EDGES is a pioneering ground-based experiment operating since 2006 in Western Australia that has set limits on the global redshifted 21-cm signal (Bowman & Rogers 2010). EDGES observes from the Murchison Radio-astronomy Observatory (MRO) in Western Australia, which is an officially recognized radio-quiet site that hosts large interferometers such as ASKAP, MWA, and the future SKA-Low. EDGES is a collaboration between Arizona State University and MIT Haystack Observatory.
EDGES conducts total power single-antenna measurements throughout the day as the sky drifts above the zenith-pointing antenna. Between 2006 and mid 2015 the antenna corresponded to a Fourpoint model over a metal ground plane, selected due to its low reflections and low frequency-dependence of the beam (or beam chromaticity). This antenna and instrument were tuned to the range 100-200 MHz, aiming to probe the 21-cm signal from the Epoch of Reionization (EoR) (13 > z > 6). In 2015 the Fourpoint antenna was replaced by a Blade model with a larger (> 10 m x 10 m) ground plane, which produces smoother reflections and lower beam chromaticity (Mozdzen et al. 2016). Also in 2015, EDGES deployed a second, completely independent Low-Band instrument that operates in the range 50-100 MHz. This instrument aims to detect the absorption trough predicted from the Cosmic Dawn (27 > z > 13).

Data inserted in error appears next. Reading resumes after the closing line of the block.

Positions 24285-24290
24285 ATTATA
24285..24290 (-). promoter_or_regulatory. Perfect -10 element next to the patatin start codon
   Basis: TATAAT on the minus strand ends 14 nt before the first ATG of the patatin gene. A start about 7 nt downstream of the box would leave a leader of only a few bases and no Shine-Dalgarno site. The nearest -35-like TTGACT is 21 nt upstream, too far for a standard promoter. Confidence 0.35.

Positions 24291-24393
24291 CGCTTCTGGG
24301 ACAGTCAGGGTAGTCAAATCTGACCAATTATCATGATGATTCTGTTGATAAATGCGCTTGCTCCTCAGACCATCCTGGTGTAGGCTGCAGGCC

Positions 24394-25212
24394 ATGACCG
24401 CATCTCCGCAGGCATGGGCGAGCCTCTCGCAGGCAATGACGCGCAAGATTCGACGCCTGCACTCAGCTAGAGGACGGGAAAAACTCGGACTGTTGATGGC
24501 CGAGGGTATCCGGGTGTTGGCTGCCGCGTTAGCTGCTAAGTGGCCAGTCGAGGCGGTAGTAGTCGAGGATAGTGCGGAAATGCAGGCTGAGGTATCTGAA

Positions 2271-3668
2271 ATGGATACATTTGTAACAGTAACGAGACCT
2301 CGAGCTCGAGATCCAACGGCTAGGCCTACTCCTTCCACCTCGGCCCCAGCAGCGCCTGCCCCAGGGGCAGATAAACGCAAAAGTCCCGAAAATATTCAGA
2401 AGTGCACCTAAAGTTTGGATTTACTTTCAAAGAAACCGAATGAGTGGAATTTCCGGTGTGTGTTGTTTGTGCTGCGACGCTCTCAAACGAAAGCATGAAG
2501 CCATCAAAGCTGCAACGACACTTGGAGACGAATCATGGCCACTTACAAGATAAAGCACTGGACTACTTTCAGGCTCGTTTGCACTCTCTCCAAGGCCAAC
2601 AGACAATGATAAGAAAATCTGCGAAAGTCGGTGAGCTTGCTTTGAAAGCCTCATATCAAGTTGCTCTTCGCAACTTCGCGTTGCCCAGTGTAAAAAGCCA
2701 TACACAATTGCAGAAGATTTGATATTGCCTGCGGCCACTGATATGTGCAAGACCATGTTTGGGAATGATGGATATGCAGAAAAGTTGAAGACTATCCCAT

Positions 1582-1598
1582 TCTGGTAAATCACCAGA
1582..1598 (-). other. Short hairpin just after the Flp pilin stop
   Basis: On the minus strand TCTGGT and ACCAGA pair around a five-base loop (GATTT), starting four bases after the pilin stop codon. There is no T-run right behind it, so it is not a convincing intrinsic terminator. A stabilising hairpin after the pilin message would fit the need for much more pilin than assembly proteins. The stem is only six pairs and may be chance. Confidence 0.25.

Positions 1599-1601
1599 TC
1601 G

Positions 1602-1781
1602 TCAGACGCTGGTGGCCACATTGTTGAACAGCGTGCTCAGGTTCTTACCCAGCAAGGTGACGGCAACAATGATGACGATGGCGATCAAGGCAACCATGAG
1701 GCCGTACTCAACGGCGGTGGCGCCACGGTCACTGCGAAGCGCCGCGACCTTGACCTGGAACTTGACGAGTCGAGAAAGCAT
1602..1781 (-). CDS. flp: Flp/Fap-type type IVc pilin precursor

The sky measurements are calibrated by, first, switching continuously in the field between the antenna and two smooth reference noise levels injected at the input of the front-end low-noise amplifier. This step represents a relative calibration that removes the time-dependent system gain and offset. Next, EDGES applies an absolute calibration obtained from lab measurements, which brings the relative calibration provided by the internal switching, to an absolute temperature scale at the receiver input. This absolute calibration accounts for the imperfect impedance match between the antenna and the receiver. Details of this process are provided in Monsalve et al (2017). The final step in the calibration consists of compensating for the effect of antenna losses and beam chromaticity. These effects are estimated from measurements, as well as from analytical and EM modeling (Rogers & Bowman 2008, 2012).
Measurements from EDGES have enabled to put constraints on the duration of the EoR. Specifically, they rule out durations shorter than 0.06 (Bowman & Rogers 2010). In addition, they have been used to determine the spectral index of the diffuse foregrounds (Rogers & Bowman 2008; Mozdzen et al 2017). They have also yielded an estimate for the fluctuations in the ionospheric absorption above the MRO (Rogers et al. 2015). Work is underway to derive much stronger constraints on the global 21-cm signal from data taken by both instruments during the 2015-2016 season.
Link to EDGES page at Arizona State University:
Link to EDGES memo series at Haystack Observatory: